Bulimia And Bathing Suit Season

Ttatty / Shutterstock.com
Ttatty / Shutterstock.com

It has been 730 days since I last made myself throw up. It has been one day since I have thought about doing it. Today marks day one of a new journey. Today I did something I thought I would never do—I didn’t want to throw up.

I have battled bulimia tirelessly for the greater portion of my life. Most days it feels as though I am fighting a losing battle. It won’t quit, but I won’t, either. I am twenty-four years old and my first thought of purging crossed my mind at ten years old. Purging and self-hate should not be feelings of an otherwise happy and stable ten-year-old girl. But such is life. I have been in and out of therapy, both inpatient and out. I had all of the usual symptoms and side effects. I lost my hair; I have dental issues and heart problems. Bulimia was my best friend but also my murderer. I lost years of my life I can never get back. I often wonder what would have become of me if I didn’t spend ten years hiding and vomiting in my bedroom.

This time of year has always been excruciating for me. Up until last summer, I only wore pants in the summer. I took every measure to hide my body. I was filled with self-loathing and jealousy at girls who were able to wear shorts, dresses, and skirts. I wanted to be that girl; instead, I was stuck hiding in my own head.

Things are different now; this summer I am studying abroad in Istanbul, Turkey. I have been able to put my education and passion for learning ahead of my eating disorder. Five years ago, this would have never been an option. This is a win for me. The problem arises when I need to buy a bathing suit for the trip.

For as long as I can remember, shopping for bathing suits has brought me to tears. It has never been a successful or pleasant experience. Shopping days were usually when I did the most damage to my body.

Today, however, was different. I saw a bathing suit on the wall, tried it on, and purchased it. That was it. It wasn’t until hours later that I gave it a second thought and broke down into tears.

I liked the way I looked in my new bathing suit. Purchasing it was easy. I did not stare in the mirror for hours, I did not find myself in the fetal position crying in the fitting room, I did not punch my thighs, and I did not squeeze my stomach. I smiled and bought the damn thing.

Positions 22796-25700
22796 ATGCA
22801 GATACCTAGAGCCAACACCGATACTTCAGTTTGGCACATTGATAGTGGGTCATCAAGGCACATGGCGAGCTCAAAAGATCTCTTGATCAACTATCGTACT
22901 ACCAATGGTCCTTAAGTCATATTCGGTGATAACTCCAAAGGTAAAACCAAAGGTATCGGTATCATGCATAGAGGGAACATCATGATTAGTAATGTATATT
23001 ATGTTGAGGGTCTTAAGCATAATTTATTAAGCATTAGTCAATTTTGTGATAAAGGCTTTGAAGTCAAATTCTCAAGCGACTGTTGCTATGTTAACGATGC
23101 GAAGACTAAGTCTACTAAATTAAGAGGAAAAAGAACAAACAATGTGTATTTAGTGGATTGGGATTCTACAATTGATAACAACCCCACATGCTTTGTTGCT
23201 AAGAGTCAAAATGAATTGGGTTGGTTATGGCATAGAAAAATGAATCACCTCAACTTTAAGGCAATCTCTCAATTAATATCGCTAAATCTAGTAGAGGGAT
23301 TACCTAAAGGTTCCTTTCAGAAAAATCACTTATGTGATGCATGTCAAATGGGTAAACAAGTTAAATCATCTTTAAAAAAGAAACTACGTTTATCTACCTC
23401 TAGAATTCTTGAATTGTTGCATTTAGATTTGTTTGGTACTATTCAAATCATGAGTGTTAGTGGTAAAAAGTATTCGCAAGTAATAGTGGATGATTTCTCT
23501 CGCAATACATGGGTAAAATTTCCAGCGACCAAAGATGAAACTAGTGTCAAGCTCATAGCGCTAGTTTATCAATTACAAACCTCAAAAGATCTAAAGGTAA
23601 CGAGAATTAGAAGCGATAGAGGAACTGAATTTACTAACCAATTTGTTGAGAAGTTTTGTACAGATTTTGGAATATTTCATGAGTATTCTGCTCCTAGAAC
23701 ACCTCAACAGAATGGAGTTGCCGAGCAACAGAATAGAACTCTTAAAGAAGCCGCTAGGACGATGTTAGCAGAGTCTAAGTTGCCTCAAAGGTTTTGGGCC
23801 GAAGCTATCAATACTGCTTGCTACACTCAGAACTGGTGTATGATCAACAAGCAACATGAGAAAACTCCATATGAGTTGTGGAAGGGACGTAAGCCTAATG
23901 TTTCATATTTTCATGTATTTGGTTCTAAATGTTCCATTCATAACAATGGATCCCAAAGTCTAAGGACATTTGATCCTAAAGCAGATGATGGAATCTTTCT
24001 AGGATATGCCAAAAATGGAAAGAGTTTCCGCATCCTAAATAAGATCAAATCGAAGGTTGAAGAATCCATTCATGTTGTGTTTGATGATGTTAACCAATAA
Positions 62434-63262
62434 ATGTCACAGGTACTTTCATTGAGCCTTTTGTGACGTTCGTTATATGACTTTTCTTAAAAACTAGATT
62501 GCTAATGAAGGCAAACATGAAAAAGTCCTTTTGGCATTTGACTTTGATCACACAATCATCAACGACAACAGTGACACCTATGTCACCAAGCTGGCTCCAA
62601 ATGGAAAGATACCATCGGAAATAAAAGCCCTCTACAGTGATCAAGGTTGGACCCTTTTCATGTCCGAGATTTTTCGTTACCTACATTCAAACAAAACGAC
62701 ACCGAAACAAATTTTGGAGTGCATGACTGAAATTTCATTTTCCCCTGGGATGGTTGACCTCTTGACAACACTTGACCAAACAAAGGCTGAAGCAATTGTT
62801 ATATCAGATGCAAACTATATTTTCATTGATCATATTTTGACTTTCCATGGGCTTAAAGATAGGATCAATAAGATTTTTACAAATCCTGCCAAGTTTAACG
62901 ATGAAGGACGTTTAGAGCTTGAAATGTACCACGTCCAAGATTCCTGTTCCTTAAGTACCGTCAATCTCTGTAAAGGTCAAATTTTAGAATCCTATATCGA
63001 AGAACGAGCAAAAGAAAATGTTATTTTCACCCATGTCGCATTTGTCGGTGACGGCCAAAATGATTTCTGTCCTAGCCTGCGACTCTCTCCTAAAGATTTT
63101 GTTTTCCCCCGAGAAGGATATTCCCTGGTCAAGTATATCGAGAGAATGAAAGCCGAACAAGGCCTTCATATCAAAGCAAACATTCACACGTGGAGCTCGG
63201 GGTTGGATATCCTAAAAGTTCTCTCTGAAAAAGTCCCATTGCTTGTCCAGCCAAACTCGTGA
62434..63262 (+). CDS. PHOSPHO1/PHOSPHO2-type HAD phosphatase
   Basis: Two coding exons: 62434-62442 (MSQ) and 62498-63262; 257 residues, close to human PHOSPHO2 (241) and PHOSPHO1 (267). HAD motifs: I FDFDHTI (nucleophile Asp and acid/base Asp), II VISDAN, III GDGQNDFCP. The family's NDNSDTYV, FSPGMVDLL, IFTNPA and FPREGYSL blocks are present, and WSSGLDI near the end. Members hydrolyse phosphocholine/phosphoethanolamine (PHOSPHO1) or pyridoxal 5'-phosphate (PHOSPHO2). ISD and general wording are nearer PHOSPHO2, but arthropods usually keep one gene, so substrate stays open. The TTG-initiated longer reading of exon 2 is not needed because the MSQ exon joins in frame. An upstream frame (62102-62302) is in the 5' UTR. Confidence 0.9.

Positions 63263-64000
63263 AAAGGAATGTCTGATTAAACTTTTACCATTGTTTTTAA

When what I had done finally hit me, I lost all control. I cried for the girl who would have starved herself for a week after trying on a swimsuit. I cried for the girl who never allowed herself to experience any pleasure in life. I cried out of relief. I was not burdened with endless thoughts of dieting or purging. There were no thoughts of how tomorrow would be different and tomorrow I would get skinny. I was just an average girl buying a bathing suit. I was free.

I write this experience to document my accomplishment. Oddly, my 4.0 GPA and opportunity to travel the world with school take second place to my newfound ability to try on clothes without hesitation or fear. This is how I know my eating disorder is still present. I want to celebrate my victory, but I know this focus is just another way that my eating disorder lodges itself in my brain. I know that it won’t go away. I am aware that for the rest of my life, I will be bulimic. I may not be acting on any behaviors or thoughts, but the thoughts remain. Every victory and defeat will replay in my brain. I will hold onto them forever.

For anyone who is struggling with an eating disorder, it can get better. Most days it doesn’t seem that way. Most days feel helpless. They’re not. Life is so short and so precious. With time, effort, and expert care, it is possible to live a life where you can function and sometimes feel pure happiness. When it hits you, you will cry. You will weep for your past and imagine your future.

It is those brief moments when I feel free of bulimia that I am at peace. Sometimes it may only be an hour, a minute, or a second. Hold onto those moments; they are so rare, so delicate, and so beautiful.

Today I wasn’t a bulimia “survivor,” a case study, a patient, or a sick girl. I was an average twenty-four-year-old woman buying a bathing suit. An average twenty-four-year-old woman is all I can strive to be. Thought Catalog Logo Mark

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